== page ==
George Orwell: An Example of Devotion and Daring in Journalism

When deciding on my favorite journalist of all time, I had to think hard, moving past the groomed hair and neckties of Fox and MSNBC to men and women who wrap their lives around the subject they cover until the two things became indistinguishable.

To be honest, there are too many journalists and photojournalists that I love and respect to list. But the one that absolutely stands out to me as my favorite is a man who was actually more famous for the fiction that he wrote; George Orwell. Many people are familiar with his novels "1984" and "Animal Farm" whether they are fans, or they were forced to read at least one of them in high school, but in many ways his more compelling and accomplished work came in the form of journalism.

Orwell was born Eric Blair in 1903 during the British colonization of India. There, he spent time working for the imperial police in Burma before he left to become a writer. After that it was on to Paris and London where he worked menial jobs and eventually yielded the allegedly fictitious "Down and Out in Paris and London".

The thing that I love about Orwell's work as a journalist was how willing he was to go beyond what was asked of him and to act on what he thought was right with extreme devotion. For example, in the 1930s the Left Book club, which was a socialist organization in England, sent Orwell to cover poverty and unemployment in industrial Northern England. Once he got there, however, it was Orwell who decided to go even farther, he wanted to know more about what the actual employment situation was like for coal miners in the area, so he became one. He lived in substandard housing, ate pitiful foods, and most importantly got up every day to go work in the mines just like everyone else did. A full account of his investigation became "The Road to Wigan Pier".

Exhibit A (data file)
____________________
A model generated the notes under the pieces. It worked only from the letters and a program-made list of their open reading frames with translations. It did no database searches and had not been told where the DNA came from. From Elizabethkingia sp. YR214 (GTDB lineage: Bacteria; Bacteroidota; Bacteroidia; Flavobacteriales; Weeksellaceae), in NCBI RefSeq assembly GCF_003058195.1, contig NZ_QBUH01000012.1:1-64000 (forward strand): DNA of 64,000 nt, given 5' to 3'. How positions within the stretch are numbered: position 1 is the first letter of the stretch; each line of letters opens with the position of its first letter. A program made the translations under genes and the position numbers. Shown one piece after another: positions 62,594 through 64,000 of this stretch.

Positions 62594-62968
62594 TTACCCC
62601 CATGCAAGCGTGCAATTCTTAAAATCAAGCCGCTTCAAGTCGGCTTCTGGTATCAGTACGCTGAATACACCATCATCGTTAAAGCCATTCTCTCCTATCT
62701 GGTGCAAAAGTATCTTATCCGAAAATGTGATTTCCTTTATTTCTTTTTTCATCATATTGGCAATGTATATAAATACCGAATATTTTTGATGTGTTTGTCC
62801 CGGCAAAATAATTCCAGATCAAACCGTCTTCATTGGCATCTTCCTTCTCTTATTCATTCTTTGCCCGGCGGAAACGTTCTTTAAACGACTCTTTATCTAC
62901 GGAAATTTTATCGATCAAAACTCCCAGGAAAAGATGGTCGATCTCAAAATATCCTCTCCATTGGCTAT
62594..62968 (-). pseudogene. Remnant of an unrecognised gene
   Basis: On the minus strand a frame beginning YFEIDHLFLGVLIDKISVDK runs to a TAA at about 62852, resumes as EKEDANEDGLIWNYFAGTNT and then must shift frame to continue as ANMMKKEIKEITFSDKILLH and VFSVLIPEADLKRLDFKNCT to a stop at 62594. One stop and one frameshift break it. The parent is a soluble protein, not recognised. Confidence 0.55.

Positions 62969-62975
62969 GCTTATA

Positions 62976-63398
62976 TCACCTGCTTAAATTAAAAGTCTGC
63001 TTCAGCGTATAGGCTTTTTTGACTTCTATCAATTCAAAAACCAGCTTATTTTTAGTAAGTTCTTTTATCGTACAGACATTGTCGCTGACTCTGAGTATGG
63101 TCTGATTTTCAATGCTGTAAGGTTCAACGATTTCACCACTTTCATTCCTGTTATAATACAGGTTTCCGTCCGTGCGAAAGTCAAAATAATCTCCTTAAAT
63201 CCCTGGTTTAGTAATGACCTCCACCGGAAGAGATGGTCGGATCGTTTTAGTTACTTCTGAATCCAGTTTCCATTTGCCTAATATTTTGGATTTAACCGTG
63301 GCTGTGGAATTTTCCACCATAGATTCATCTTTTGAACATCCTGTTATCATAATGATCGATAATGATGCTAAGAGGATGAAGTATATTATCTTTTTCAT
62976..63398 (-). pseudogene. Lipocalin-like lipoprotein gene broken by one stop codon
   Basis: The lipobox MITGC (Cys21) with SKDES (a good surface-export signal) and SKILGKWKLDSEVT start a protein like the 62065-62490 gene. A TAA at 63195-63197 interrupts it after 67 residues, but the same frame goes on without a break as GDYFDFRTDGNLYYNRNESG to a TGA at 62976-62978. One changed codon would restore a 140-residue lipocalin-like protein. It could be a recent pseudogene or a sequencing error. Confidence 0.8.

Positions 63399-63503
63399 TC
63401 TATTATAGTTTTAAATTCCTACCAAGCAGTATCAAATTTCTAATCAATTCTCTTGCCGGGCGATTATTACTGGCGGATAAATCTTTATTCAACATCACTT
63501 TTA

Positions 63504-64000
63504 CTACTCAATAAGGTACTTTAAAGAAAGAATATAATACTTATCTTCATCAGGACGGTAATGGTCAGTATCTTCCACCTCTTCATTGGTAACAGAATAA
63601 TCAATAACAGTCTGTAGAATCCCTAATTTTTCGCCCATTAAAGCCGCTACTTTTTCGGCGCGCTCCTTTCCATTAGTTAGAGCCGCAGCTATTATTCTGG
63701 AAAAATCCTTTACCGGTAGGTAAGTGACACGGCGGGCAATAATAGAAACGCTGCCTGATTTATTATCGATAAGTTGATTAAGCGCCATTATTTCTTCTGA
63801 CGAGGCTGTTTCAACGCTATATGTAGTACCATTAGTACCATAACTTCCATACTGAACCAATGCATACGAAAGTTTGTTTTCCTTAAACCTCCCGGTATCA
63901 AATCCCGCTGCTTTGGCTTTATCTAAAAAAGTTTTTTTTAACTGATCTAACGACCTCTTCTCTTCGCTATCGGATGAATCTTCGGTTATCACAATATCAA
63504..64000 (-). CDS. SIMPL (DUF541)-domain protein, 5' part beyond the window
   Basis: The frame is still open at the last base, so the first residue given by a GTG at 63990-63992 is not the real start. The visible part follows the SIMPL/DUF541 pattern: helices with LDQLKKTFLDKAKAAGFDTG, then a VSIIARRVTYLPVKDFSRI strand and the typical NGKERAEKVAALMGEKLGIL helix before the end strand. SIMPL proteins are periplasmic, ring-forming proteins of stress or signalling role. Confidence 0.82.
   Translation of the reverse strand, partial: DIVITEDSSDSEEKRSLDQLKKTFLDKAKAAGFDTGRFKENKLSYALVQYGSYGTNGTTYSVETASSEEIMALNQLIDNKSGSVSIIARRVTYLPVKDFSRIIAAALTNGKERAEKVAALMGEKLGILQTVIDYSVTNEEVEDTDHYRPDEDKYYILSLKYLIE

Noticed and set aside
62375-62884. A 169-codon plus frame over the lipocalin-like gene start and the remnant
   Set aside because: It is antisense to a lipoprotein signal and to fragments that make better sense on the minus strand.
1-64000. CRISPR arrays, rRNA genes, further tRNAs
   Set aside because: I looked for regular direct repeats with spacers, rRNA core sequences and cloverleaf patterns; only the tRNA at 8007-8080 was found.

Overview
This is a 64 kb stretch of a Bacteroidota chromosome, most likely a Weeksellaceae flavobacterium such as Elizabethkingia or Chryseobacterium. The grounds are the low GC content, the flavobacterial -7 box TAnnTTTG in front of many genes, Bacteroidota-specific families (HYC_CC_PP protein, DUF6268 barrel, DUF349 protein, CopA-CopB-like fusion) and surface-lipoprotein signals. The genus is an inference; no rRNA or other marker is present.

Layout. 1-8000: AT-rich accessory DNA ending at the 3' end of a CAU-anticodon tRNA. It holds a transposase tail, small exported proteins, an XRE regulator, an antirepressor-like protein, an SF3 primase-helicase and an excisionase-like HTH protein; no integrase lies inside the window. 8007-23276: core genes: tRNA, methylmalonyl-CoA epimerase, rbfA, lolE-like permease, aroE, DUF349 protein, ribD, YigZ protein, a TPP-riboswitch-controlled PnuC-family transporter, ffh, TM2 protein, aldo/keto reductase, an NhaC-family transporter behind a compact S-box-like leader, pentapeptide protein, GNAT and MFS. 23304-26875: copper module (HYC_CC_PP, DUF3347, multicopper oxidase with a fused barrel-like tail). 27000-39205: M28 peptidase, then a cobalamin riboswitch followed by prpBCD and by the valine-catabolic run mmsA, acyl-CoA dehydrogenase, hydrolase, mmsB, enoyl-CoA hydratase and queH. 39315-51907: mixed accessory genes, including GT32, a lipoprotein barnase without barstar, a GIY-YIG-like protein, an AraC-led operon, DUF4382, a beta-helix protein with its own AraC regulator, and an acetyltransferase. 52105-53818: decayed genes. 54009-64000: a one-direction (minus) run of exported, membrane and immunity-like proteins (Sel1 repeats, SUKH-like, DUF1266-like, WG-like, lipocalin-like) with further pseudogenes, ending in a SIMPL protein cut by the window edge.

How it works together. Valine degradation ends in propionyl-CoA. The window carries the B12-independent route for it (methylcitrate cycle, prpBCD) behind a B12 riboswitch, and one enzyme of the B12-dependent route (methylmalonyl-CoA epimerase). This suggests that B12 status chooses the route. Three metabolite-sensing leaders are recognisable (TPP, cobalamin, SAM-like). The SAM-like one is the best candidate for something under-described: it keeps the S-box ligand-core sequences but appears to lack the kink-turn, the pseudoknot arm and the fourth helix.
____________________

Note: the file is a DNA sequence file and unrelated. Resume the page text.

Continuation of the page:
But all of that was nothing compared to what he did when he was sent to cover the Spanish Civil War in 1936. Instead of sitting back and watching both sides butcher each other, Orwell found that he had similar beliefs and supported the fight against the fascists. Many people would have just written a severely slanted article, but Orwell joined the ranks as a member of the Workers Party of Marxist Unity or POUM. He then fought in trench warfare until he was shot in the throat and his party was overthrown, forcing him to flee the country for his life. Eventually this harrowing experience turned into the autobiographical "Homage to Catalonia".

After this, Orwell would show off his versatility by writing books and play reviews for local English periodicals, until he was able to find work with the efforts of World War II first with the Home Guard, and then with the British Broadcasting Corporation.

Put simply, Orwell was the kind of kid in class that everyone hates, overachieving and putting forth effort like a locomotive. But his form of overachievement involved living in poverty, coal mining, and most impressively trench warfare. Not only was he a gifted writer who put out two of the greatest novels of the twentieth century, but he was also a man of great determination, dedication, and passion, who took journalism to its most dangerous limits.